Security

Certifications


EMV 4.3 Specification

EMVco is an organization consisting of 6 members such as, e.g. American Express, Master Card or Visa. The task of the organization is to develop and support specifications to help secure the global interoperability and acceptance of secure payment transactions. Book 1 of the EMVco Specification 4.3 describes the minimum requirements placed on chip manufacturers to ensure the correct operation and the interoperability irrespective of the application involved. This encompasses the electromechanical properties and transfer protocols.


Common Criteria
Part 1 - 3, Revision 3.1

The "Common Criteria for Information Technology Security Evaluation" is an international standard which serves the IT security - as a basis for testing and assessing (evaluation) of the security properties for IT components and IT systems, - as a guidelines for the development and procurement of products and systems with IT security functions. In Germany, compliance with the common criteria with an evaluation level EAL 3+ can also be used for confirmation of the German Signature Act (SigG / SigV). Only products that comply with the German Signature Act can be used for creating qualified electronic signatures.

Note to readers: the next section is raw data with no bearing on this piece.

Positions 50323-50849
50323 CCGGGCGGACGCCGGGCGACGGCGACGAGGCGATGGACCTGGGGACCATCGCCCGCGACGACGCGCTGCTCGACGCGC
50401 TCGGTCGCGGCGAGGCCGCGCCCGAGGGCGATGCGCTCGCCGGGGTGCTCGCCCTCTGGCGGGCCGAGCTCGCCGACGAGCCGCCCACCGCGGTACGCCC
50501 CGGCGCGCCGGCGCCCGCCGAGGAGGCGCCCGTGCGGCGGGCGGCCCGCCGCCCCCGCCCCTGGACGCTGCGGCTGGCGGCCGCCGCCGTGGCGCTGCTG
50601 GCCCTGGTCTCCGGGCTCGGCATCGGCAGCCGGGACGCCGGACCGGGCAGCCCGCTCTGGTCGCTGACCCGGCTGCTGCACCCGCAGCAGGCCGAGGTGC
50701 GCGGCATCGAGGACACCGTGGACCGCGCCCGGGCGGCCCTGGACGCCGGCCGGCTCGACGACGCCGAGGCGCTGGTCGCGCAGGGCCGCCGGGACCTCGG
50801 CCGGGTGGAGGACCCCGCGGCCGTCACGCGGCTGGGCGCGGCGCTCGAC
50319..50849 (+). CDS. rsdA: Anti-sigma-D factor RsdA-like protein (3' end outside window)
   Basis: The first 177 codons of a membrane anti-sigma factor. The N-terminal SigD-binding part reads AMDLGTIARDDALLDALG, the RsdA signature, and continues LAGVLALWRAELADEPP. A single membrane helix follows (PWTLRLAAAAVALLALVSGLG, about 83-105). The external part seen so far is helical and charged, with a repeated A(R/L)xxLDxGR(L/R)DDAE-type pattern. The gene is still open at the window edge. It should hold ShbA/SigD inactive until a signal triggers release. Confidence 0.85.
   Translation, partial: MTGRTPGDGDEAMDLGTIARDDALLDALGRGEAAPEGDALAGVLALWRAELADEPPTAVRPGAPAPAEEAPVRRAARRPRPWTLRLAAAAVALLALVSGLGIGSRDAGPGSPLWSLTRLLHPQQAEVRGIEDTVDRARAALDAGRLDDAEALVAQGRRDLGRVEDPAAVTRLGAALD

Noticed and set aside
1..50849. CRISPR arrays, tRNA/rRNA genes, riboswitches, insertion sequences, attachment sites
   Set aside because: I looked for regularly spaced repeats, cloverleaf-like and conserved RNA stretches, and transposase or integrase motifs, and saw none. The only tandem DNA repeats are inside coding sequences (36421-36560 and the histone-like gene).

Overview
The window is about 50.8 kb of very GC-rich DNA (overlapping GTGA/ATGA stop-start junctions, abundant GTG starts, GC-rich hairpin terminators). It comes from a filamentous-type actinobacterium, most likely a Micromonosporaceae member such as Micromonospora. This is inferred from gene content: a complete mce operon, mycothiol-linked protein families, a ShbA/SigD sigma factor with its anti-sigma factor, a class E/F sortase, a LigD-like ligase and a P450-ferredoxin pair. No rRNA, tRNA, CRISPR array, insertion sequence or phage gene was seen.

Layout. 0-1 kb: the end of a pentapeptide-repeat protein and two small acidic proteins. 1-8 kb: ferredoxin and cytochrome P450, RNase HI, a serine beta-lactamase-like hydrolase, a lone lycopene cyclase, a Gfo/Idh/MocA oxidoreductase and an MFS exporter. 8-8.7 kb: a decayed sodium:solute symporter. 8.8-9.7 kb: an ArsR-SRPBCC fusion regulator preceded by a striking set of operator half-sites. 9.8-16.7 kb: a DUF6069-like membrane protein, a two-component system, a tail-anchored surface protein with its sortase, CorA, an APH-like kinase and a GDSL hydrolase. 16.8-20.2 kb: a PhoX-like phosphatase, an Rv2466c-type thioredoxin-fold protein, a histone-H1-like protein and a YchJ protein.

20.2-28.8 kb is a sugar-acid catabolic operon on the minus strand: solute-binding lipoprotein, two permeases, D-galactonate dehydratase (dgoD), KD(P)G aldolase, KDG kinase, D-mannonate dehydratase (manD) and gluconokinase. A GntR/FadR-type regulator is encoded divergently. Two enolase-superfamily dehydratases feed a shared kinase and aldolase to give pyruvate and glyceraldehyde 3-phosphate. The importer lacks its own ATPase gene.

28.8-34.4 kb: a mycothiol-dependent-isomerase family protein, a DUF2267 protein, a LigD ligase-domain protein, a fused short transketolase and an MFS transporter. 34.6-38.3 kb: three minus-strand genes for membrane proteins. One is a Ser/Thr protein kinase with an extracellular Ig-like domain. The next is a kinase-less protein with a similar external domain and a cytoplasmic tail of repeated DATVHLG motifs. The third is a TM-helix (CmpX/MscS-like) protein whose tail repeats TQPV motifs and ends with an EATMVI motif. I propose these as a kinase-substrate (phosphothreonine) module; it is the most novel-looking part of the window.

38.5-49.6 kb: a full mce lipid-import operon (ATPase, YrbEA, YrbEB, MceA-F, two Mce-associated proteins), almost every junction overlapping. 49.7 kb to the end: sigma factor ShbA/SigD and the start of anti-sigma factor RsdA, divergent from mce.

BSI-TR-03119

Chip card readers that are also suitable for reading the new ID cards (nPa) must be certified in accordance with BSI Directive BSI-TR-03119. The Directive defines 3 different reader types (Basic reader, Standard reader and Comfort reader). The devices are tested by an accredited inspection agency, whereby protocol tests and functional tests are performed.


FIPS 201-1

Chip card readers used by members of the US Government, must be certified in accordance with the NIST Standard FIPS 201-1. This standard defines the minimum requirements placed on access control systems as specified, e.g. in the Homeland Security Presidential Directive 12 (HSPD 12). Approved products are published through GSA (General Services Administration) in the APL (Approved Product List)

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